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Old 08-29-2008, 04:19 AM   #1
Ceedubya
 
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I know there is a lot of info here regarding starters, and I have researched a lot of it, but some of it can be a bit confusing.

I am also getting conflicting advice from both of what I consider viable sources.

After a several year hiatus from brewing, I am trying to brew an Oktoberfest Lagar using an extract recipe with specialty grains to boot.

I am wanting to build a starter, and have had some issues: http://www.homebrewtalk.com/f39/stuck-starter-77775/


I think I know what happened there, and I'm pretty sure that the starter is not pitch worthy.

Anyway, I have more of the liquid yeast, and want to start over. So, I will build a much bigger starter to begin with, pitch the yeast, and let run for a couple of days before brew day.

BUT, I have one person telling me to bring the yeast to room temp, get the starter within a few degrees of the yeast and pitch. Let it run at room temp, 65 to 70 degrees for a couple of days, and then brew and pitch at that temp.

Another source is convinced that the last starter I built was fine since it showed action unitil I put in the lagering fridge. He believes the fast chill shocked the yeast. So his advice is to leave the yeast in the lager fridge, chill the starter to this temp, 50-55 degrees, pitch and build the starter at this temp.

Reasearch here, and other places, has shown me both as a possibility. Its a little confusing.

Is one better than the other for developing healthy yeast? Which would YOU do?

And as a second, when I do brew, at what temp will I want to pitch the starter, and do I want to leave it out for awhile before bringing it down to lagar temps?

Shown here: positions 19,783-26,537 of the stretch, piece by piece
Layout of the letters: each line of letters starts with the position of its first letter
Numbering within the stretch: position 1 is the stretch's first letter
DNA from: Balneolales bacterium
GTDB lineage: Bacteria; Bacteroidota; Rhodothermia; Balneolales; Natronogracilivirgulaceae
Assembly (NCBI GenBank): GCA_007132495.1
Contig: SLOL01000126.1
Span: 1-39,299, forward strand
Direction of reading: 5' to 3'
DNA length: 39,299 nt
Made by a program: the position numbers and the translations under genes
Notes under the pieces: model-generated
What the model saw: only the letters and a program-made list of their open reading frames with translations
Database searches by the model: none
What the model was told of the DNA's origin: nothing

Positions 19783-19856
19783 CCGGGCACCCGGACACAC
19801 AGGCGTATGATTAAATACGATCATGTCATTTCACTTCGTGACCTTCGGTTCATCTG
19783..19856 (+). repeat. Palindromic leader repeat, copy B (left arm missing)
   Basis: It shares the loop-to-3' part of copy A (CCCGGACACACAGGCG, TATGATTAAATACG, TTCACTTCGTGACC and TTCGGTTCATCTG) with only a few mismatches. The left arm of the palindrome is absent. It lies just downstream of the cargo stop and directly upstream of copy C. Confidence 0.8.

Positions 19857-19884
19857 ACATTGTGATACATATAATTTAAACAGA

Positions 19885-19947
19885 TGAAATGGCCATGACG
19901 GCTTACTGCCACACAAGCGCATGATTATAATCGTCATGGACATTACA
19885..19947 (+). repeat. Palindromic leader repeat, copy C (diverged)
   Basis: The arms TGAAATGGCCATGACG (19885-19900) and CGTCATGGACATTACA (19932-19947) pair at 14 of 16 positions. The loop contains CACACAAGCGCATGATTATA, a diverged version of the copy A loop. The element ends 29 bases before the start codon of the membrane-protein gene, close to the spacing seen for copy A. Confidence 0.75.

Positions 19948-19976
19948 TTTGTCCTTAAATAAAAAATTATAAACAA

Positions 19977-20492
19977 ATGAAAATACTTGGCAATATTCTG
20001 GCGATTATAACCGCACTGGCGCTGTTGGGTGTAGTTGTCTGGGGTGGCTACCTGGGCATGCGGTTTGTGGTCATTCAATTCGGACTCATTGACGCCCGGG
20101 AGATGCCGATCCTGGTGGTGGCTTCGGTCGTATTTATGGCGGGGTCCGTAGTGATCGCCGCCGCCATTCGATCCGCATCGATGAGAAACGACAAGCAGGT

Its funny, cause the last batch I did before I quit for awhile was 4 years ago, it was a lagar and turned out great. I don't remember any of these issues, but I also don't think I used a starter. As a matter of fact, when digging through the back room to find all my stuff this week I actually found a 6'r of this stuff still in the bottle leftover, and in a cardboard box under a bunch of storage stuff. It shouldn't have ever been in any temp extremes, so I thought I should give it a try! It was GREAT! a little much carbonation, but man it tasted great, considering it was 4 years old!

Thanks for any, and all advice! I am very glad I found this site


 
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Old 08-29-2008, 04:20 AM   #2
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I just brewed an Oktoberfest last weekend. What I do for my lagers is that I make a 1 gallon starter at room temp, and then the night before I brew, I put the starter in the fridge to crash out the yeast. Then I decant off the spent wort and pitch the yeast at the bottom.
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Old 08-29-2008, 04:32 AM   #3
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Thanks Prof,

No problems "shocking" the yeast by putting it in the fridge? Do you let it completly ferment before you put it in the fridge?

Oh, and how much water/LME do you use, and how long to boil?


Sorry, for all the questions, but just new to the whole starter thing, and am getting so much info its a little confusing.

 
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Old 08-29-2008, 04:39 AM   #4
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Quote:
Originally Posted by Professor Frink View Post